Across Wall Street, men are adopting controversial strategies for the #MeToo era and, in the process, making life even harder for women:
No more dinners with female colleagues. Don’t sit next to them on flights. Book hotel rooms on different floors. Avoid one-on-one meetings.
In fact, as a wealth adviser put it, just hiring a woman these days is “an unknown risk.” What if she took something he said the wrong way?
Across Wall Street, men are adopting controversial strategies for the #MeToo era and, in the process, making life even harder for women.
Call it the Pence Effect, after U.S. Vice President Mike Pence, who has said he avoids dining alone with any woman other than his wife. In finance, the overarching impact can be, in essence, gender segregation.
Interviews with more than 30 senior executives suggest many are spooked by #MeToo and struggling to cope. “It’s creating a sense of walking on eggshells,” said David Bahnsen, a former managing director at Morgan Stanley who’s now an independent adviser overseeing more than $1.5 billion.
This is hardly a single-industry phenomenon, as men across the country check their behavior at work, to protect themselves in the face of what they consider unreasonable political correctness — or to simply do the right thing. The upshot is forceful on Wall Street, where women are scarce in the upper ranks. The industry has also long nurtured a culture that keeps harassment complaints out of the courts and public eye, and has so far avoided a mega-scandal like the one that has engulfed Harvey Weinstein.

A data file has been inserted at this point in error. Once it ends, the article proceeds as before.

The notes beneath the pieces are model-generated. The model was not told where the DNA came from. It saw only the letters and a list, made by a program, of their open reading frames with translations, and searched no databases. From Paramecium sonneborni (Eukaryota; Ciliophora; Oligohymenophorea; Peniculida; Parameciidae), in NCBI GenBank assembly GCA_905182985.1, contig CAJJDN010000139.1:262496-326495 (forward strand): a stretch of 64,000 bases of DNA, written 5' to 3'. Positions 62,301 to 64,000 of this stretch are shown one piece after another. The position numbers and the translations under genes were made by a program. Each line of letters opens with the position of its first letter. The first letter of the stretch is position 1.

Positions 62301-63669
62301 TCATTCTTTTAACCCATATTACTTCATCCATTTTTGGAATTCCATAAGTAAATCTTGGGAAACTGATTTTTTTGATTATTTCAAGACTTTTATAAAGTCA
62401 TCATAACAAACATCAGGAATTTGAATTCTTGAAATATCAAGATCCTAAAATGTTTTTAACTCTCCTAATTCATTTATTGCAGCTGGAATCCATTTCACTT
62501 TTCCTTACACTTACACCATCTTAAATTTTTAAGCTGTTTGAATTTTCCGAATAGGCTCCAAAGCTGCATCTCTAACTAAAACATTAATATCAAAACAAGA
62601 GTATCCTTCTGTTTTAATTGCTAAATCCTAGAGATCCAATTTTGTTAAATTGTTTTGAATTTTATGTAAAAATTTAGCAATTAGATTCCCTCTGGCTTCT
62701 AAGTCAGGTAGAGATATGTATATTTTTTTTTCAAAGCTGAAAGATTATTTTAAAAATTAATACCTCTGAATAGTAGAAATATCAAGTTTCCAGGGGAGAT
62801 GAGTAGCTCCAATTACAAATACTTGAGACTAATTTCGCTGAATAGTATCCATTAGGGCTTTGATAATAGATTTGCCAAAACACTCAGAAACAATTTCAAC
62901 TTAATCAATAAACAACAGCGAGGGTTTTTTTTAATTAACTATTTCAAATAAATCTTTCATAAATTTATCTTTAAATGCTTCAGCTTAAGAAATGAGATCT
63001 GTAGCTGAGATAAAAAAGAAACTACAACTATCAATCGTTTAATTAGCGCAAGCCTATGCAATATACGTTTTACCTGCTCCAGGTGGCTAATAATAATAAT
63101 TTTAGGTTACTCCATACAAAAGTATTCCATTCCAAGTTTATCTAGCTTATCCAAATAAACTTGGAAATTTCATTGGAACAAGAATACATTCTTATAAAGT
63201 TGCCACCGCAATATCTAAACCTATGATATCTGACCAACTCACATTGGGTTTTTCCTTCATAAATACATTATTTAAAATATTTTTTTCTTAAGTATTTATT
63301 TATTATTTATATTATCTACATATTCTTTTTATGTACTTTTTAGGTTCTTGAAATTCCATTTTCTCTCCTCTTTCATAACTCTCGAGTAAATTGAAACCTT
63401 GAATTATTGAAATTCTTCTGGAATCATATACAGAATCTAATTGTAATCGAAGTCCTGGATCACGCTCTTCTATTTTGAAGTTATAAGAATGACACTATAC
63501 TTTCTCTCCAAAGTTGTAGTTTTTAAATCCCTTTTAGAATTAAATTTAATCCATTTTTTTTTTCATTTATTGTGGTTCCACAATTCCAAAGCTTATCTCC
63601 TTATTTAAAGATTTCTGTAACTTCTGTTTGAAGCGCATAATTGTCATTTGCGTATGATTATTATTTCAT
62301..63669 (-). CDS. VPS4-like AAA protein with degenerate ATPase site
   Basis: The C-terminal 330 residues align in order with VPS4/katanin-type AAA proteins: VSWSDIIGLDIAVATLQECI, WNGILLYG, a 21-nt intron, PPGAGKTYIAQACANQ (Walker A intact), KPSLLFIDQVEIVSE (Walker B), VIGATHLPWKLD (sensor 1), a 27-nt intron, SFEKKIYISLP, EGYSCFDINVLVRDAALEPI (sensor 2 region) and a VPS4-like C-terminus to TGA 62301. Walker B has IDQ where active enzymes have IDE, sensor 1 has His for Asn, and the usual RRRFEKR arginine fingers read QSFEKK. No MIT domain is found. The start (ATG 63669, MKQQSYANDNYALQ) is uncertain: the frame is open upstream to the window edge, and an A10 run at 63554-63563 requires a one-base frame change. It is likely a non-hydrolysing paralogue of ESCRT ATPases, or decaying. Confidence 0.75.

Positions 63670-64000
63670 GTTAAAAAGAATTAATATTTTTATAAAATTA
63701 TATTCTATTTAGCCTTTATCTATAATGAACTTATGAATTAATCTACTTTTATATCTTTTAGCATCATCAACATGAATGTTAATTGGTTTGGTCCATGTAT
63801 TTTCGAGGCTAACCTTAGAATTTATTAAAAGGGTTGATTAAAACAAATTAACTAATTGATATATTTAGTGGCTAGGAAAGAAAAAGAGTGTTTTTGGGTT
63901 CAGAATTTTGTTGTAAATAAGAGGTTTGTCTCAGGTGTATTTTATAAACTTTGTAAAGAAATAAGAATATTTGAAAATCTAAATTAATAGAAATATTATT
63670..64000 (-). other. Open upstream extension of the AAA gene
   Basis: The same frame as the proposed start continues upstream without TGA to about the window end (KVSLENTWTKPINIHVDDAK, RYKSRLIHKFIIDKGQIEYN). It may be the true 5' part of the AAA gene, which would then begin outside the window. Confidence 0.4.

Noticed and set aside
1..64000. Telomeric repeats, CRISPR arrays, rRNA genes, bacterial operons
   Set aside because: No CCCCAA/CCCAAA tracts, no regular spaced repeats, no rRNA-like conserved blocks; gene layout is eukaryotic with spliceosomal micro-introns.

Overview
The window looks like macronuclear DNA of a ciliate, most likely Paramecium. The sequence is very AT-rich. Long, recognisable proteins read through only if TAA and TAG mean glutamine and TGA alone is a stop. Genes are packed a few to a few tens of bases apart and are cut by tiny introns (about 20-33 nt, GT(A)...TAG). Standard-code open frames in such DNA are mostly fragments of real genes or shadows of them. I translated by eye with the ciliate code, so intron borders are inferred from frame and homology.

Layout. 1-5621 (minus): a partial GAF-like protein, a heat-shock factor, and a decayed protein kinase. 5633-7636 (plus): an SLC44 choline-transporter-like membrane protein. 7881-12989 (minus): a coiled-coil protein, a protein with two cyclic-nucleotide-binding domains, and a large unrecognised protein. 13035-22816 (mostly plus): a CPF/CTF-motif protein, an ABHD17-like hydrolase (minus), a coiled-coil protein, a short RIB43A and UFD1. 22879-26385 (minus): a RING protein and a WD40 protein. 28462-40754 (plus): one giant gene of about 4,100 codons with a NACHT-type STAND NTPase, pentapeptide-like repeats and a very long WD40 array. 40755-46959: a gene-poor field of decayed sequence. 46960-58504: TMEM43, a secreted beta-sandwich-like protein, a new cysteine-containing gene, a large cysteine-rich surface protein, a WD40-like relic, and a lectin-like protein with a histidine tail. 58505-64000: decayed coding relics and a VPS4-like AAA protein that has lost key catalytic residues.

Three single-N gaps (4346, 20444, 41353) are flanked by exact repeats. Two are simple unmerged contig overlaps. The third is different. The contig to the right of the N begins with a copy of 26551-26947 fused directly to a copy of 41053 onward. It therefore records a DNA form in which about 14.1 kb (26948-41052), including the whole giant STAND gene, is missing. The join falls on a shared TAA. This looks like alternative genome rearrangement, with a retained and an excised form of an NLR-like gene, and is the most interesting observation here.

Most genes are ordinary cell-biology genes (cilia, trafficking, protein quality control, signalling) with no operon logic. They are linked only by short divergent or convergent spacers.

Now, more than a year into the #MeToo movement — with its devastating revelations of harassment and abuse in Hollywood, Silicon Valley and beyond — Wall Street risks becoming more of a boy’s club, rather than less of one.
“Women are grasping for ideas on how to deal with it, because it is affecting our careers,” said Karen Elinski, president of the Financial Women’s Association and a senior vice president at Wells Fargo & Co. “It’s a real loss.”
There’s a danger, too, for companies that fail to squash the isolating backlash and don’t take steps to have top managers be open about the issue and make it safe for everyone to discuss it, said Stephen Zweig, an employment attorney with FordHarrison.
“If men avoid working or traveling with women alone, or stop mentoring women for fear of being accused of sexual harassment,” he said, “those men are going to back out of a sexual harassment complaint and right into a sex discrimination complaint.”
On Wall Street as elsewhere, reactions to #MeToo can smack of paranoia, particularly given the industry’s history of protecting its biggest revenue generators.
“Some men have voiced concerns to me that a false accusation is what they fear,” said Zweig, the lawyer. “These men fear what they cannot control.”
This article, of course, fails to mention that Wall Street is dominated by jewish men, and the #MeToo Movement was largely created in reaction to powerful jewish men, like Harvey Weinstein, abusing their power while alone with women. Men and women are separated in jewish synagogues for a reason — jewish men seem to have an innate distain for jewish women, which is why Israel has such high rates of domestic violence, and why jewish women created the Feminist Movement to complain about jewish patriarchy — and spread their hate to the general public.
Jewish men cannot be trusted around any non-jewish women, and they themselves know this, which is why they are now avoiding them at all costs. Up until the mid-20th Century, it was still illegal for Jews to hire “gentile” women in their homes as servants, housekeepers, or governesses because Jews were notorious sexual predators. And this arrangement worked well and protected our women against the rapacious Jews, that is, until jewish feminism came along and convinced women that it was their “right” to be alone with any man without the fear of harm.